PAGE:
Peacekeeping in Korea continues

Signaller Elizabeth Barnes currently deployed in support of Operation Linesmen in South Korea.

Peacekeeping in Korea continues

Australia’s Operation Linesmen contingent assisting Headquarters, United Nations Command and the UN Command Military Armistice Commission (UNCMAC) continues to build trust and rapport with its Korean counterparts.

Operating in the Demilitarized Zone separating North and South Korea, the four-person team supports initiatives from the Comprehensive Military Agreement signed by the two Koreas in September 2018.

Monitoring the implementation of specific projects borne from the Comprehensive Military Agreement and upholding the terms of the Korean Armistice Agreement, Commander of the Australian contingent Squadron Leader Tim Lowther said the time invested in forging strong and effective working relationships across all levels of each Republic of Korea Army (ROKA) Task Force had been critical to mission success.

“Working directly with ROKA personnel, the team has built a reputation of being approachable, helpful and reliable,” Squadron Leader Lowther said.

“It has been this cooperative reputation that has enabled the observer team to effectively facilitate the ROKA mission whilst upholding the strict requirements of the armistice.”

Key to the mission has been the Australian team’s interpreter Signaller Elizabeth Barnes.

With her Korean heritage, her insight into the local culture and fluency with the language, Signaller Barnes has been vital to the team. 

The ADF contingent and the Republic for Korea Army members on task in the Demilitarised Zone, Korea.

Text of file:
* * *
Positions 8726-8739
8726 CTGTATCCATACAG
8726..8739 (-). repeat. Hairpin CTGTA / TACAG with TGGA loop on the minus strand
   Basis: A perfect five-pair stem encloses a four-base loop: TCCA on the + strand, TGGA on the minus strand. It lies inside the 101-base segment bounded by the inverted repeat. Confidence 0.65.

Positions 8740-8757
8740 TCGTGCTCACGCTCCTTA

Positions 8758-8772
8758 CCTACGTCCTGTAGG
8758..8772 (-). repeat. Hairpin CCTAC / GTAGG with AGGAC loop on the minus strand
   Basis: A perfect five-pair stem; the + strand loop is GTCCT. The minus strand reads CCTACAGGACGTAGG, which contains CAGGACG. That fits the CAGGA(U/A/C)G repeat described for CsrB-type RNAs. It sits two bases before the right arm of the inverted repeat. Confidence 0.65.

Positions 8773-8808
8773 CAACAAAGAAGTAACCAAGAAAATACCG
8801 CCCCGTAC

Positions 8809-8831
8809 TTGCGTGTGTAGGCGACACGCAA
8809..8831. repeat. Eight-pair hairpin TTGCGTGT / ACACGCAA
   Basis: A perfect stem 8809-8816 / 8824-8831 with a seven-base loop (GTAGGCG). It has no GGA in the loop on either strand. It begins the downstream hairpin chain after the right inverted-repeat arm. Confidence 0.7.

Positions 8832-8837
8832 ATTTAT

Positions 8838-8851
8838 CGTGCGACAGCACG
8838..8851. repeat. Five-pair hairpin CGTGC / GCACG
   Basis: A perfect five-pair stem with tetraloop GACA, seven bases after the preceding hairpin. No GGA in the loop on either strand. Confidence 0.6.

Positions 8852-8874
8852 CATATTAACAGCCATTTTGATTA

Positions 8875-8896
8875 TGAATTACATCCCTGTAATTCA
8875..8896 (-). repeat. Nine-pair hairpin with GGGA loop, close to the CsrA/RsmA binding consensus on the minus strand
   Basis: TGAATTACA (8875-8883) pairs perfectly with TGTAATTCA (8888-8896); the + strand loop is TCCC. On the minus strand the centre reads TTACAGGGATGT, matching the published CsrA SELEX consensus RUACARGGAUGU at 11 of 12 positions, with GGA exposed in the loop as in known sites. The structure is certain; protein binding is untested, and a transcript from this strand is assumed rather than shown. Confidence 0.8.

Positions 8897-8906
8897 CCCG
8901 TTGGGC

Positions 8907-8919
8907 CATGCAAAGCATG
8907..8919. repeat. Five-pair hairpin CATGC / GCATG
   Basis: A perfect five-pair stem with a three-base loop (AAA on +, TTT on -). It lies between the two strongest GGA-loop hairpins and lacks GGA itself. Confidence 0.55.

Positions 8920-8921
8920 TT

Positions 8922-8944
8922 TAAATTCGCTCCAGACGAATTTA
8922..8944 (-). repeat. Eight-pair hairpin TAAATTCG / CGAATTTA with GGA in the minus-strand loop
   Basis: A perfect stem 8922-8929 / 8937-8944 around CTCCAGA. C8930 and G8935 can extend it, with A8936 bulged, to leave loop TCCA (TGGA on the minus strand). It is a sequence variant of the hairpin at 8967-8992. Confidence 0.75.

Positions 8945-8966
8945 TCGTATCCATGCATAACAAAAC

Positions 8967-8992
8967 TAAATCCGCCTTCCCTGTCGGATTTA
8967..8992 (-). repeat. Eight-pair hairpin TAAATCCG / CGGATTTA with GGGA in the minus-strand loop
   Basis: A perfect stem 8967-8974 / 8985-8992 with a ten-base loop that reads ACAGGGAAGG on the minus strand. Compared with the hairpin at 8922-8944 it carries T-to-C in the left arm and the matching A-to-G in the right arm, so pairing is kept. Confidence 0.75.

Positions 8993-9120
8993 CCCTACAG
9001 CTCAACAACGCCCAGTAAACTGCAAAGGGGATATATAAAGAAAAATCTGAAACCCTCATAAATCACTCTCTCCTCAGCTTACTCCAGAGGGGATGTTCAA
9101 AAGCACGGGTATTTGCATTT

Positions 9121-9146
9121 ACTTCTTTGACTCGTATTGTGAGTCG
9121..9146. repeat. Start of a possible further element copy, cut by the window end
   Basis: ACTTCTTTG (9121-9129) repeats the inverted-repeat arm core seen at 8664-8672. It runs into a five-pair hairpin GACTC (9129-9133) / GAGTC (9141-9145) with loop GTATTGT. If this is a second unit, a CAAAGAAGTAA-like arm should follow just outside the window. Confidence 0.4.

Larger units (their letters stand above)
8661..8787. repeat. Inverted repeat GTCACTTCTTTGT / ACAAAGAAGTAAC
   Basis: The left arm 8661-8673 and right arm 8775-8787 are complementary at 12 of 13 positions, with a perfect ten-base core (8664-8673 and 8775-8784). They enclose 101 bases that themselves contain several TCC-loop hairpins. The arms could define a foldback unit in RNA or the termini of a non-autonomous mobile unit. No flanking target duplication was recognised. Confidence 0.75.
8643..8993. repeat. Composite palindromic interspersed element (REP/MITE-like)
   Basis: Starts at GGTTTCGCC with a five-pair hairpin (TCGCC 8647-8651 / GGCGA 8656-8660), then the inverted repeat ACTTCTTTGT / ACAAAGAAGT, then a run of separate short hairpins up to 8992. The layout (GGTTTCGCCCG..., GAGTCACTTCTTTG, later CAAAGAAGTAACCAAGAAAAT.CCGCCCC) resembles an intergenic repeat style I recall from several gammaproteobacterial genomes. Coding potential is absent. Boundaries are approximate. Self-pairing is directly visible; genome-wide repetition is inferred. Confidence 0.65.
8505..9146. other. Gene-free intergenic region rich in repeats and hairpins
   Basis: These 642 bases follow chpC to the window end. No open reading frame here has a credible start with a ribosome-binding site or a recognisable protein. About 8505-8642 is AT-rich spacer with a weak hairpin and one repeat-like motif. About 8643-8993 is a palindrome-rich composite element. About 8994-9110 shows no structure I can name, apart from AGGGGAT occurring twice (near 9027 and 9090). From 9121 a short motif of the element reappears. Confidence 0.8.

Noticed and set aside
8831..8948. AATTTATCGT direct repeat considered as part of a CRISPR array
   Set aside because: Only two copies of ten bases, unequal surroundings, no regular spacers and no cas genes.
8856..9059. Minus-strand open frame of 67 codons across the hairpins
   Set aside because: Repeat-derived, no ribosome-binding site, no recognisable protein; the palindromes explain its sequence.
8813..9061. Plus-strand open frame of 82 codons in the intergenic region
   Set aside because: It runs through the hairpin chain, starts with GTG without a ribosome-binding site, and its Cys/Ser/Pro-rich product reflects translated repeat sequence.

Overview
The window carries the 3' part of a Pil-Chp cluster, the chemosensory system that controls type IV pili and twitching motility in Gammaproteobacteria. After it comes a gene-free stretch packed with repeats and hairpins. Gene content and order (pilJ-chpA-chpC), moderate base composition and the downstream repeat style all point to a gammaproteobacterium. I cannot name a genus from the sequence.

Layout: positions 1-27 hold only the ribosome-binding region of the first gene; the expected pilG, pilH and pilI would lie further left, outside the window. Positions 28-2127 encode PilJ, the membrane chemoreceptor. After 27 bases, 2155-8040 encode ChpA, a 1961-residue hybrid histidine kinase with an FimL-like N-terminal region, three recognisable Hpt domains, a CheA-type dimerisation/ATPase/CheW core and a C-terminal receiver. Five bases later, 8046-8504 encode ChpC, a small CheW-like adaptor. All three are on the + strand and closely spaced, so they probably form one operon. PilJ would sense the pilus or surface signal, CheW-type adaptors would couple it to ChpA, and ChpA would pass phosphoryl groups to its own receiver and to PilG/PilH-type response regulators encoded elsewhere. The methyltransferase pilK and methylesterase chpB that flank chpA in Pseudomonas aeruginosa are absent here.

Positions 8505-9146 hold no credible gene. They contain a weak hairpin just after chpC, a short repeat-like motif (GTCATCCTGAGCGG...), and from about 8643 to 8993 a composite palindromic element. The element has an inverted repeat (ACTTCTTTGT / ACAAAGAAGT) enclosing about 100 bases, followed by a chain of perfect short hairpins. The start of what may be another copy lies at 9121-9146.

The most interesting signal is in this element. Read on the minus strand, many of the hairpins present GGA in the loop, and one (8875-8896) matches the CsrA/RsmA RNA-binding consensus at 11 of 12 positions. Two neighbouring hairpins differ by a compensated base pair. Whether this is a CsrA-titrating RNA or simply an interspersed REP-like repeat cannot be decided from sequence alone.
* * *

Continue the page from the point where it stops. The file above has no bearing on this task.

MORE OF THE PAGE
On her first period of operational service, the young soldier said being chosen for the role as team interpreter had been a career highlight.

“Liaising with many elements and organisations has given me an appreciation of how complex the division of military responsibility is,” Signaller Barnes said.

“Each day comes with new discussions and being able to ensure that intentions are conveyed effectively has been the most challenging part of the job.”

The team’s second-in-command, Lieutenant Eren Ulusoy, said working and developing strong professional relationships with the ROKA had been the most satisfying part of the job. 

“I am certainly grateful to be working alongside the ROKA. One can quickly see that they are a professional workforce who hold themselves to a high standard,” Lieutenant Ulusoy said.

“It has been enjoyable to interact with them on a daily basis. The soldiers on the ground have been enthusiastic in developing my understanding of Korea’s language and society. I will walk away from this experience with a newfound appreciation for Korean culture.

“I count myself lucky for the opportunity to work in a tri-service team within the wider umbrella of the United Nations Command. It has been a fantastic learning experience to get exposure from so many different elements within the multinational and multi-service environment.”

It had been a privilege deploying and working with his team.

“Rotation #5 has benefited from the hard work of previous rotations and I’m proud to have contributed to the continuing the success of Operation Linesmen into the future,” he said. 

https://news.defence.gov.au/international/peacekeeping-korea-continues

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